CSX Corp. and a unit of General Electric (GE) will partner to explore emissions-cutting and efficiency breakthroughs in liquefied natural gas (LNG) technology for locomotives, beginning with a pilot program in 2014, the companies said Wednesday.
"LNG technology has the potential to offer one of the most significant developments in railroading since the transition from steam to diesel in the 1950s," said CSX CEO Oscar Munoz. "That change took many years to complete and began with a lot of unknowns, and this one is no different."
GE has been testing low-pressure natural gas technology since this spring and said it is working closely with CSX and other Class 1 partners. Field tests are expected to begin in 2014.
The GE technology allow railroads to use natural gas as a fuel source, reducing emissions and potentially reducing fuel costs while not compromising performance. An Evolution Series locomotive equipped with the NextFuel Natural Gas Retrofit Kit, which enables locomotives to operate with dual fuel capabilities, meets U.S. Environmental Protection Agency PA Tier 3 emission standards, the companies said.
CSX will be working over the next few months to develop a test plan and secure regulatory concurrence. "CSX and GE will also work on the continued development of LNG technology for other classes of locomotives to promote gains across a larger portion of the CSX locomotive fleet, and will work closely with key stakeholders and agencies across government to ensure safety, realize environmental and other benefits, and advance LNG deployment," the companies said.
Earlier this year, Berkshire Hathaway Inc.'s locomotive unit, BNSF Railway Co., launched a pilot project to test whether LNG might deliver a cleaner, more economic sound than diesel in its freight trains (see Daily GPI, March 8). Using natural gas to fuel locomotives isn't revolutionary. The former Burlington Northern Railroad system used natural gas locomotives in the 1980s and 1990s. BNSF also tested LNG switch locomotives in Los Angeles until a few years ago when they reached the end of their useful life.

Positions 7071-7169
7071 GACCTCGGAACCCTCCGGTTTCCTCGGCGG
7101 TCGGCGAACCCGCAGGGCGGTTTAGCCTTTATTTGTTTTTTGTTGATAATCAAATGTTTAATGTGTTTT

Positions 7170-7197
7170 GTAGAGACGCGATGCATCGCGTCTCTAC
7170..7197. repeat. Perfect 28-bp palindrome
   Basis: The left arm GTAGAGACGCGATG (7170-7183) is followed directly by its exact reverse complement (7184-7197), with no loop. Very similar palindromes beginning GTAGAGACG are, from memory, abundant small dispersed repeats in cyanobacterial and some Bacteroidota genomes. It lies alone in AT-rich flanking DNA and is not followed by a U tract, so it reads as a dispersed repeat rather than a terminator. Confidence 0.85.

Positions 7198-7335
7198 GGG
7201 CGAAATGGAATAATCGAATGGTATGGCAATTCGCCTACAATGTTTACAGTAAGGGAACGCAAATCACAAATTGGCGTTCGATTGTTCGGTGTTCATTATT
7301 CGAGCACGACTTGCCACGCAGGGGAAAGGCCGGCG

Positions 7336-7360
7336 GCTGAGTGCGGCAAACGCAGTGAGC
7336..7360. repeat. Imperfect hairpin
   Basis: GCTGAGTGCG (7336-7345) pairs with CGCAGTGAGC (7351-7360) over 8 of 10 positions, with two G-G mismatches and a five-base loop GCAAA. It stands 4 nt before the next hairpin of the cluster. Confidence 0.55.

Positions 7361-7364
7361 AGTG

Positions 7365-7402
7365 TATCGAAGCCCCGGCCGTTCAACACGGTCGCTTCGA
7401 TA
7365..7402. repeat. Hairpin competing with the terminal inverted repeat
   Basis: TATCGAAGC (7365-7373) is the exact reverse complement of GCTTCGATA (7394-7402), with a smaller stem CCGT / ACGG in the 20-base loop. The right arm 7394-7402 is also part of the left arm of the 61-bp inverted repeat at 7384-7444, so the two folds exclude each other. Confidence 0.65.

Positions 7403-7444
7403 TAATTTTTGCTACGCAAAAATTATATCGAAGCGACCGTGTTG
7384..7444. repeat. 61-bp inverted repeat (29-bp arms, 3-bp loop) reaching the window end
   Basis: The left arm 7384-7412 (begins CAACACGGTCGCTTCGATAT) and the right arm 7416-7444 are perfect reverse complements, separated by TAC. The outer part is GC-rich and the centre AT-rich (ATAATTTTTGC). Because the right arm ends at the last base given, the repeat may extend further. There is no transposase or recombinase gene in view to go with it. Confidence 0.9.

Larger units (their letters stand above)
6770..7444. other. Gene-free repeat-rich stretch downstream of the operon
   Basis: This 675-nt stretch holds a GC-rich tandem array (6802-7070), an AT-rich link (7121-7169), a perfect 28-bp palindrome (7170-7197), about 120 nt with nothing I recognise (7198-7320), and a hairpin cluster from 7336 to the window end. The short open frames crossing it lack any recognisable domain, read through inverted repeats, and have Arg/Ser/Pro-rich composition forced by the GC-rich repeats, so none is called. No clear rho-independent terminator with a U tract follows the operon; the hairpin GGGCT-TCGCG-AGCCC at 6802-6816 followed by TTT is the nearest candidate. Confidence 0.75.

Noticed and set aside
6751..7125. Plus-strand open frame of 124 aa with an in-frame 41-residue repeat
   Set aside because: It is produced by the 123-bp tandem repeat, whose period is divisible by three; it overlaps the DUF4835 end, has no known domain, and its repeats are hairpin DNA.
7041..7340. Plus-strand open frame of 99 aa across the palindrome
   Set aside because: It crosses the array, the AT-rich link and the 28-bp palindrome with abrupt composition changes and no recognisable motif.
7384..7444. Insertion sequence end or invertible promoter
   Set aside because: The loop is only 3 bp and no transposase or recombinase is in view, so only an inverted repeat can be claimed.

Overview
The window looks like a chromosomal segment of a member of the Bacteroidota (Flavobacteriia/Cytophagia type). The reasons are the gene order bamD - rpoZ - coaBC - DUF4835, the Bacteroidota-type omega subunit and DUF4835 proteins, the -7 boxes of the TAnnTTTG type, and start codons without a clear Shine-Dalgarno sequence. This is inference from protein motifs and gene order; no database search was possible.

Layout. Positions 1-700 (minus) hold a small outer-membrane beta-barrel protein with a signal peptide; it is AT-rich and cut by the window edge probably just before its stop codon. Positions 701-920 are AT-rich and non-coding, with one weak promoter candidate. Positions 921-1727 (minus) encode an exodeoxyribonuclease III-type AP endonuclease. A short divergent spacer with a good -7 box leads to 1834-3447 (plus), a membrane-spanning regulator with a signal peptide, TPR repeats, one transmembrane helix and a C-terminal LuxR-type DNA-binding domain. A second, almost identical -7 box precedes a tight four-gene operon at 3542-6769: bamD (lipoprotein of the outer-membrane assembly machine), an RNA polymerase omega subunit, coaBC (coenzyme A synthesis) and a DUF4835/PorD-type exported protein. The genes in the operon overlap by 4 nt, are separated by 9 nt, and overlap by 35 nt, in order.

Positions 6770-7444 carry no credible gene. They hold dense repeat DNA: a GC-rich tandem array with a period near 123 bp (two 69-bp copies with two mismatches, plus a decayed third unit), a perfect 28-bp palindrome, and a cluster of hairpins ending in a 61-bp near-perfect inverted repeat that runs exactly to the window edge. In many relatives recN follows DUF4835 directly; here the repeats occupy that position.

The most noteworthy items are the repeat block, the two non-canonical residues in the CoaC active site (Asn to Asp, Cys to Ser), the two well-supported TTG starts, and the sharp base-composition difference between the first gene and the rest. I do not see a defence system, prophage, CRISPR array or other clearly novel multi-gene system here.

Diesel now powers a 6,900-plus fleet of locomotives that traverses a network of 32,500 route miles across 28 states and two Canadian provinces. Last year diesel fuel on average cost $3.97/gallon, according to the Energy Information Administration. On an equivalent basis, natural gas last year cost about 48 cents at industrial prices.
In June, Canadian National Railway (CN) ordered four LNG tenders from Vancouver, BC-based Westport Innovations Inc.(see Daily GPI, June 6). A tender is a car behind the locomotive that carries the fuel. Westport's Nicholas Sonntag, executive vice president, said he sees "enormous potential" for using LNG to fuel locomotives, with the tenders serving as the fueling source.
Two years ago CN collaborated with Westport and Gaz Metro Transportation Solutions to test replacing diesel with LNG (see Daily GPI, April 15, 2011). Last fall CN retrofitted two locomotives to run on a mixture of 90% LNG and 10% diesel; the gas is being supplied by Encana Corp. (see Daily GPI, Feb. 1;Oct. 1, 2012). CN also has been working with Caterpiller Inc.'s Electro-Motive Diesel Inc., Westport and Gaz Metro on a longer-term project to explore a state-of-the-art natural gas railway engine and a standardized railway tender.
For the past year Westport has been working with Caterpillar Inc. on the "next generation" of locomotives. The first high pressure direct injection locomotive is to be demonstrated next year. Westport is also collaborating with Inoxcva, which manufactures cryogenic transportation equipment.